UWindsor Lance: Essex MP won’t let abortion debate die

UWindsor Lance
Issue 33, Volume 85
March 6, 2013
Jon Liedtke

Jeff Watson hopes polling on his website will help open the abortion debate in Parliament

Essex MP Jeff Watson is attempting to engage in a digital dialogue with his constituents over an abortion debate that the federal government has already put to bed.

When Stephen Harper emphatically announced in the House of Commons last spring that government would not re-open the abortion debate, many Canadians thought that Tory MPs would cease.

On his website, Watson asked his constituents if they agreed with following: “Recently, as Parliament debated M-312 to establish a committee to re-examine Canada’s 400-year old law defining a human being, the founder and executive director of the Abortion Rights Coalition of Canada called fully taxpayer-funded
abortion, at any time, for any reason—— including for sex-selection or as birth control-— a basic woman’s right.”

The results at time of publication, signified that 37 per cent support fully taxpayer-funded abortion, at any time in the pregnancy, for any reason at all; 50 per cent support a complete ban on abortion; six per cent support creative policy options and supports that help women with unexpected pregnancies keep the baby; five
per cent support some legal restrictions on access to abortion, for example restricting full access to abortion during the first trimester of pregnancy. No one supported abortion for any reason that wasn’t taxpayer-funded.

For the first four months of the poll, the number of respondents stagnated at around 300, but over the past week it has rapidly risen to over 9,000.

According to Watson, the flood of responses is because of an “organized campaign” by both constituent groups.

“When I put the poll up, I was hoping there would be a sincere effort to maybe gauge a more wider range of possible responses in reaction to what I think is the very extreme position held by the Abortion Rights Coalition of Canada,” said Watson, who didn’t expect to get the two main interest groups “sparring to drive numbers.”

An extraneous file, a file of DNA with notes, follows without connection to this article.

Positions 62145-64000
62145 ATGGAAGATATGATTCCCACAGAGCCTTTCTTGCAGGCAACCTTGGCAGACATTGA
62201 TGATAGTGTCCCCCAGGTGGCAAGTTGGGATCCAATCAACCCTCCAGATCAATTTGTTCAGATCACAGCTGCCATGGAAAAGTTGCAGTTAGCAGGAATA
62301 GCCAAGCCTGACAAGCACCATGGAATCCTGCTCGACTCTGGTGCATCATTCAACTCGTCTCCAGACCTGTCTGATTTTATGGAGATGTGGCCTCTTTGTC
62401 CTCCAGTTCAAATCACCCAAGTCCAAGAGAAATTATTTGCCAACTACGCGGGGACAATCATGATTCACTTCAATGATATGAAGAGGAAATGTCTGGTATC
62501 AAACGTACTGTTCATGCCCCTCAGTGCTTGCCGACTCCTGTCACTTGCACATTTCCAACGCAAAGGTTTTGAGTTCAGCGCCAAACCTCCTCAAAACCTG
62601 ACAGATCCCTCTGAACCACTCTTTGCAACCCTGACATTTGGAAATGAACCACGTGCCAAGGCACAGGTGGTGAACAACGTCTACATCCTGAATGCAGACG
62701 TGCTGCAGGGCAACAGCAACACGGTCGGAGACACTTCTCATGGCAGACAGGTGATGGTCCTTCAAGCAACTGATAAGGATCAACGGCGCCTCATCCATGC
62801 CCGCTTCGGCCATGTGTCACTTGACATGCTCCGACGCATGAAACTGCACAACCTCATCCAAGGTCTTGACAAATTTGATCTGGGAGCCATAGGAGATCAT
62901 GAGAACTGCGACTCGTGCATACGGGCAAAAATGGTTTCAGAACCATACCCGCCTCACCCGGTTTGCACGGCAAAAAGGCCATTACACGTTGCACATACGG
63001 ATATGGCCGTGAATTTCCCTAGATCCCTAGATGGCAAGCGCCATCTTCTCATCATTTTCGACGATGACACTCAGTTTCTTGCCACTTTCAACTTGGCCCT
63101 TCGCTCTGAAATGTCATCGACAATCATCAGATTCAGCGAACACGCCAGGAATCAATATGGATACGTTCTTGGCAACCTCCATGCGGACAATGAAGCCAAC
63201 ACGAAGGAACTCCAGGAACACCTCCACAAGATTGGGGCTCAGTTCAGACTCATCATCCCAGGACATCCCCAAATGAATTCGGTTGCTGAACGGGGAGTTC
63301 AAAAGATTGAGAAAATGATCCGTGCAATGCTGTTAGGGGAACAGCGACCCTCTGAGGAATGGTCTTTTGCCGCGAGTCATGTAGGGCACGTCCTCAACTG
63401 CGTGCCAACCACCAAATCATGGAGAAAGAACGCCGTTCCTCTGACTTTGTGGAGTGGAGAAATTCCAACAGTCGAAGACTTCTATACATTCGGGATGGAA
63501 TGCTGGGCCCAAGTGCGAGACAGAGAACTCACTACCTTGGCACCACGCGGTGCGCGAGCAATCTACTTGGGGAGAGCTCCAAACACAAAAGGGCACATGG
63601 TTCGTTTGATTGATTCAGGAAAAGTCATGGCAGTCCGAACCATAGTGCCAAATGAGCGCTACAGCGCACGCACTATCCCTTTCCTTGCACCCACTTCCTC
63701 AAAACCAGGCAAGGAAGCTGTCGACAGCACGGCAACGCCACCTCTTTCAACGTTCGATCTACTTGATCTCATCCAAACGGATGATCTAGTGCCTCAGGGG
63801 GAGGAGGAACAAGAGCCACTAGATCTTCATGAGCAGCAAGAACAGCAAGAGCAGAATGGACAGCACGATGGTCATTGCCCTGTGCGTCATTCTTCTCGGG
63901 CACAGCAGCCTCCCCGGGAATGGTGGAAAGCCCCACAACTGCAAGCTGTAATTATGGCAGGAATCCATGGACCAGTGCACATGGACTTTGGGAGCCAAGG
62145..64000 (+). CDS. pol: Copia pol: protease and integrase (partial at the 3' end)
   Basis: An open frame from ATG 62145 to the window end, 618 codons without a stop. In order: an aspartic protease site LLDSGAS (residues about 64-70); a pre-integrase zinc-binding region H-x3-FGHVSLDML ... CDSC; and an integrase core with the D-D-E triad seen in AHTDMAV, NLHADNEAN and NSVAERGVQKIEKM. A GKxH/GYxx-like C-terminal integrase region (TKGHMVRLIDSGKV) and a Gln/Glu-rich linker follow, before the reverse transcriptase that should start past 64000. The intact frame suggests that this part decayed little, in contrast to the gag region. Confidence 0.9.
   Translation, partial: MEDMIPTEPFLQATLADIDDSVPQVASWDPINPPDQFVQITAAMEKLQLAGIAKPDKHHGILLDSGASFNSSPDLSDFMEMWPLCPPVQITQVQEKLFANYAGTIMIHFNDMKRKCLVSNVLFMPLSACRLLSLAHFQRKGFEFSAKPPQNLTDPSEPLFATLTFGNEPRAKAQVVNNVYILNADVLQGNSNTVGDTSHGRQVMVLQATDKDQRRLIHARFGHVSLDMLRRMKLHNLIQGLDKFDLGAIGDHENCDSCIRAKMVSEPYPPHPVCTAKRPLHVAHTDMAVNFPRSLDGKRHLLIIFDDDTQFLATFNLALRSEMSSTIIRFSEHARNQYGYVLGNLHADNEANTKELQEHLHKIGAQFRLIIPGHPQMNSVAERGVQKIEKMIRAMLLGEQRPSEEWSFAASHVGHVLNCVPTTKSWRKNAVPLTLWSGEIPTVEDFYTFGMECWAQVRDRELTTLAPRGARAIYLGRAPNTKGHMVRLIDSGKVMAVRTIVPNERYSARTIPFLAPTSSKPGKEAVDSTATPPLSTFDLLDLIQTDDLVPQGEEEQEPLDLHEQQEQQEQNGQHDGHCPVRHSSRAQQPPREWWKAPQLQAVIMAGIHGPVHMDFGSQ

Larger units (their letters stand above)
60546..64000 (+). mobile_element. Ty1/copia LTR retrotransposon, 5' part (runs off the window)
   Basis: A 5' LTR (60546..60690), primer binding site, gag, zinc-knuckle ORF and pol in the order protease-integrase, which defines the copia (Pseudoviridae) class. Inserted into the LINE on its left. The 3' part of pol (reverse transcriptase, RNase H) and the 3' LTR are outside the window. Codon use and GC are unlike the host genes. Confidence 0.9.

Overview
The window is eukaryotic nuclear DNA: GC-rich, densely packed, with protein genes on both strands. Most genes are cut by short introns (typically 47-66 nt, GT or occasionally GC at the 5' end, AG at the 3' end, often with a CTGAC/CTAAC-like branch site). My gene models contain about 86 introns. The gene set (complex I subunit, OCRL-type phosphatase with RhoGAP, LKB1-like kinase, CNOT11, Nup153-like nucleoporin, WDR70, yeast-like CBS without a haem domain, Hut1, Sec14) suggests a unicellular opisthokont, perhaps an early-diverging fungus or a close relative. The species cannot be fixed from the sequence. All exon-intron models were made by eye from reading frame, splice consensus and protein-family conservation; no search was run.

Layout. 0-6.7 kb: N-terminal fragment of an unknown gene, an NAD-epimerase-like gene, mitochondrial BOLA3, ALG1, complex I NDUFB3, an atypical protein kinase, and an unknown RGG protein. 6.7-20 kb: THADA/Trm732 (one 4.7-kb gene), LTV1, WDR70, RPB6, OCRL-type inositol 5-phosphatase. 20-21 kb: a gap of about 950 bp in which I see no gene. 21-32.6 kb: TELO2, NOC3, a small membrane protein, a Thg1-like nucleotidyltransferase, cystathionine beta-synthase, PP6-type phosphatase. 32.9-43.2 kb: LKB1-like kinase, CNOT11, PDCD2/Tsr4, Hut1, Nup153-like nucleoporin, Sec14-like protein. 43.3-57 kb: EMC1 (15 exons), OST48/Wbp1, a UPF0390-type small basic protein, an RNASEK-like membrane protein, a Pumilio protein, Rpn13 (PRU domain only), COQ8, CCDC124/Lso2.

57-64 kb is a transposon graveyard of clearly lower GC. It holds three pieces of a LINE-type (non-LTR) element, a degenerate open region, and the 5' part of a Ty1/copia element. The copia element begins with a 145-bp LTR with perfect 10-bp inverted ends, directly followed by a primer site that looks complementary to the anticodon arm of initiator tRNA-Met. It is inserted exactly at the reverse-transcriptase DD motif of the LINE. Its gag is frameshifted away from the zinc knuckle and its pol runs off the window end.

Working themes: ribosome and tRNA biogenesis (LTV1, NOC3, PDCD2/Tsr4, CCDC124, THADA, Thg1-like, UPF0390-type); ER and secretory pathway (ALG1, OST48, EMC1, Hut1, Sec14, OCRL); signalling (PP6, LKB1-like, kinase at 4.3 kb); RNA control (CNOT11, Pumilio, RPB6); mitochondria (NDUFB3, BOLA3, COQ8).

Watson believes the abortion debate to be ongoing and in need of a serious conversation on a national level.

“I think it’s high time for a good dialogue on the topic,” said Constance Thompson, who is against any abortions. The co-founder of Soul Presence, a local pro-life organization and support group, added, “The problem with abortion is that those who are for life haven’t been able to voice their opinions, especially in the media.”

Thomson applauded Watson’s poll and hopes to have “an honest dialogue about the facts so that we can be a healthy community.”

“Those that self-identify as pro-choice, they have a much narrower [acceptance for
abortion and] they are pro-restriction or pro-limitation in one fashion or another, either in who should fund it and when, by reason to have an abortion, or by some point in the pregnancy then they can access it,” said Watson.

When asked whether or not there was a difference between being pro-choice and
pro-abortion, Watson firmly answereded “No. It’s a distinction without a difference for those that hold the most liberal view of abortion … they are very pro-abortion for any reason, fully taxpayer-funded, at any point in the pregnancy and that’s how they would define the right to choose.”

Watson added, “those who are unabashedly the most liberal and pro-abortion like to hide behind the moniker of pro-choice because it sounds less insensitive
to mainstream Canadians, you can quote me on that.”

Sarah Morris, a self-described feminist, activist and co-founder of Riot Girrrl Tuesday events, said, “unless you are in someone’s shoes, actually knowing why someone is getting an abortion is totally a personal issue [and] if you make abortion unavailable, [it] doesn’t mean that it won’t happen …women will get unsafe abortions.”

“[Abortion] is a difficult decision and it’s not something that many people take lightly I think laying out options, for women, is really important. Letting them know that abortion is an option or having the baby or giving the baby up for adoption,” said Morris, also believes that proper sex education and birth control is a way to reduce the number of abortions from occurring.

“If we’re educating women and giving them the reproductive healthcare that they need, then abortion [rates will go down],”she said.

UWindsor Lance
Essex MP won’ let abortion debate die
Issue 33, Volume 85
March 6, 2013
Jon Liedtke
Page 3

Jon Liedtke was the Features and Opinions Editor, Associate News Editor, Advertising Manager and Deficit Consultant at the UWindsor Lance.


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